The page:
By Charles Payne, CEO & Principal Analyst
The bull bandwagon is bursting at the seams as everyone is bullish for just about the same reasons.
* Retail sales are higher
* Stocks are higher
* Homebuilding is increasing
* Corporate earnings are soaring
* America is not Greece or any European country, for that matter
I’m with you on the last one but the others aren’t slam dunk reasons to be so giddy. In fact, I’m a little nervous about all of the people that are all of a sudden getting buy signals and green lights on the stock market and economy. That said, this doesn’t mean that we are going to take a bearish stance. On the contrary, there is so much money on the sidelines that if that dam breaks we could have one heck of a party. Always remember that the market continued to rally damn near five years after Greenspan’s “irrational exuberance” speech. I’m glad that the nation has hit terra firma, and think we could have bounced sooner and stronger without the government interfering. Be that as it may there are different signs; the kind of stuff regular people would call “real world” signs, that we have a ways to go.
Through February, vehicle miles driven in the United States declined to its lowest level since 2003. Maybe it was the weather or maybe people didn’t have the coin.
If guilty what the heck is wrong with Goldman Sachs (GS)?
I suspect that any case against a giant moneymaker like Goldman that focuses on one individual, a 31 year old guy not even a manager of any division, has to be flimsy. That said, when money is involved greed is always on display and underhanded principles can dominate. Last night at my charter school board meeting I saw an interesting diagram on the wall. While a post graduate student at the University of Chicago, Lawrence Kohlberg expanded on the theory of moral reasoning as the basis for ethical behavior. Kohlberg’s stages of Moral Development were grouped into six stages through three levels. Each stage has to be met before moving to the next stage. I think that when it comes to Wall Street the ability to simply go out of business is the best punishment and deterrent.
I know that this is highbrow stuff but it’s interesting considering the general debate in this country which is really a debate over limiting individual and corporate wealth. Still, if the goal is to teach this stuff to kids in K-5 then it stands to reason we should all be aware, including the folks at Goldman. I do get nervous when words like “universal” are used beyond the concept of good and bad toward your fellow man. I still like the notion of individual achievement (alone or part of a team or even large corporation) as opposed to commune-think which seems to be the ultimate aim of many in power or with influence over power centers. Anyway, it is interesting that obedience is at the top of the list. There is no doubt that the moral compass in this nation was broken.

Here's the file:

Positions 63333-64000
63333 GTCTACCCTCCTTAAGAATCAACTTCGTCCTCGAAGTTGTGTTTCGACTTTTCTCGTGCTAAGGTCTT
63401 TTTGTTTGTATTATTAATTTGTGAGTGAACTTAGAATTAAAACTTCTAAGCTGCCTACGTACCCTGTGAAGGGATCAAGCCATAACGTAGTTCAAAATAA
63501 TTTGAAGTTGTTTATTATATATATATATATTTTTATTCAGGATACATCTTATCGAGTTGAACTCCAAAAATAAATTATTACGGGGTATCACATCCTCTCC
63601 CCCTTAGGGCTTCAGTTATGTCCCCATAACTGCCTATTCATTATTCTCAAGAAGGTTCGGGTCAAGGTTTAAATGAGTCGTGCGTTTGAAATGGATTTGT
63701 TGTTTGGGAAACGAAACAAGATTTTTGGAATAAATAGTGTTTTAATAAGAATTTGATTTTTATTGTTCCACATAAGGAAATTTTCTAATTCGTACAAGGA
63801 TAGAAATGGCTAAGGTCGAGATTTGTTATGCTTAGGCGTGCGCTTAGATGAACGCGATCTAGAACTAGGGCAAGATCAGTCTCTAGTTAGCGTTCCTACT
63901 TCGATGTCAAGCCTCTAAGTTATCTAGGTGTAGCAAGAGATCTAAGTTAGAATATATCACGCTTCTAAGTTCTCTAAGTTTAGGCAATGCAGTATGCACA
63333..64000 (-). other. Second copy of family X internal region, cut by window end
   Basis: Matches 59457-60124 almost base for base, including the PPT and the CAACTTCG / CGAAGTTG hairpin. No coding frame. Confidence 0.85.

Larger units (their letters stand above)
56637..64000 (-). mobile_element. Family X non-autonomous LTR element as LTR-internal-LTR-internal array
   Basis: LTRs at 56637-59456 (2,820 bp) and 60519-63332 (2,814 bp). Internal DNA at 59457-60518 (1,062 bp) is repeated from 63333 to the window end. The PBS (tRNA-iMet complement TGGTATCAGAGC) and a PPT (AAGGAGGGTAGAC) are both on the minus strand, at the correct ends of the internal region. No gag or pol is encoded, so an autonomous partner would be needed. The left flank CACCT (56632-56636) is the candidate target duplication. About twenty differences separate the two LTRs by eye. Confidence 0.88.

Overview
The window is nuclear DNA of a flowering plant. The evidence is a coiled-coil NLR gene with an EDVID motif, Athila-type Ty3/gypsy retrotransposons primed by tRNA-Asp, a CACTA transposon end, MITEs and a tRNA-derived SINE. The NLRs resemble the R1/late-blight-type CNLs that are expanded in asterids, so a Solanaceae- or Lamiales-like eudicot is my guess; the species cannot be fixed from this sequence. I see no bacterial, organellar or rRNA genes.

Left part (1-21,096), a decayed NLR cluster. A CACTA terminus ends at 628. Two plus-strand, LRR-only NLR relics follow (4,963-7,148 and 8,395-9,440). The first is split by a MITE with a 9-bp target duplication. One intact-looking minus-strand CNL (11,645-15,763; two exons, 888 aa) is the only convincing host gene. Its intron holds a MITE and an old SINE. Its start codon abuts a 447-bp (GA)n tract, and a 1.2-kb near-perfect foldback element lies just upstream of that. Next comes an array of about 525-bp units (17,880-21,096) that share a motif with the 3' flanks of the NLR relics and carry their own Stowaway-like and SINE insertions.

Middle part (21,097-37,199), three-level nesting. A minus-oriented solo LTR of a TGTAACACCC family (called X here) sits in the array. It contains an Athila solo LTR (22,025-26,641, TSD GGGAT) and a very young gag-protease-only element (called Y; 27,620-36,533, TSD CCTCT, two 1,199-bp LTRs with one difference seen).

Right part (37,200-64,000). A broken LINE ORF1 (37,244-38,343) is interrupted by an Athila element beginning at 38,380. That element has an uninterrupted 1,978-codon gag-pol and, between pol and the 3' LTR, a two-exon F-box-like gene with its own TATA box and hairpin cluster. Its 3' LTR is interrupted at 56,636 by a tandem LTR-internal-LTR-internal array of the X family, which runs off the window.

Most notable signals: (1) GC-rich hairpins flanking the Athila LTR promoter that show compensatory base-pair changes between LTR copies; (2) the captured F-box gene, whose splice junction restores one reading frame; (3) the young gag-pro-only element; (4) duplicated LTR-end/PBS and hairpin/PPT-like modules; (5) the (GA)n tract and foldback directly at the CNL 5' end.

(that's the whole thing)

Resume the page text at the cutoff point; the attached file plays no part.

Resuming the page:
The shame is that it’s not being fixed right now by pitting one group of people against another. In the meantime, the debate about too big to fail will continue with different interpretations on the best course of action. It also boils down to the question of whether we want Wall Street to play nice or face an eternity of detention. Moreover, moral reasoning and ethical behavior is most important when practiced by those in power first and foremost.
If the economy was Apple (AAPL) then the DJIA could justify being north of 15,000, the company is really in a world of its own. Of course the story of this quarter is about the world. 58% of the company’s revenue came internationally. China iPhone sales were up more than 900% and overall sales to the region up more than 300% to $1.3 billion. Apple is the ultimate company in the world right now and as a result, its market cap makes it the third largest in the country behind Exxon Mobil (XOM) and Microsoft (MSFT).
* iPhones: 8.75 million from 3.79 million year over year
* Macs: 2.94 million from 2.2 million year over year
* iPods: 10.89 million
* iTunes: $1.1 billion revenue
* Gross margin: increased to 41.7% from 39.9%
Charles Payne is the CEO and Principal Analyst of Wall Street Strategies . This post was republished, with permission, from his company’s column, WStreet Market Commentary.
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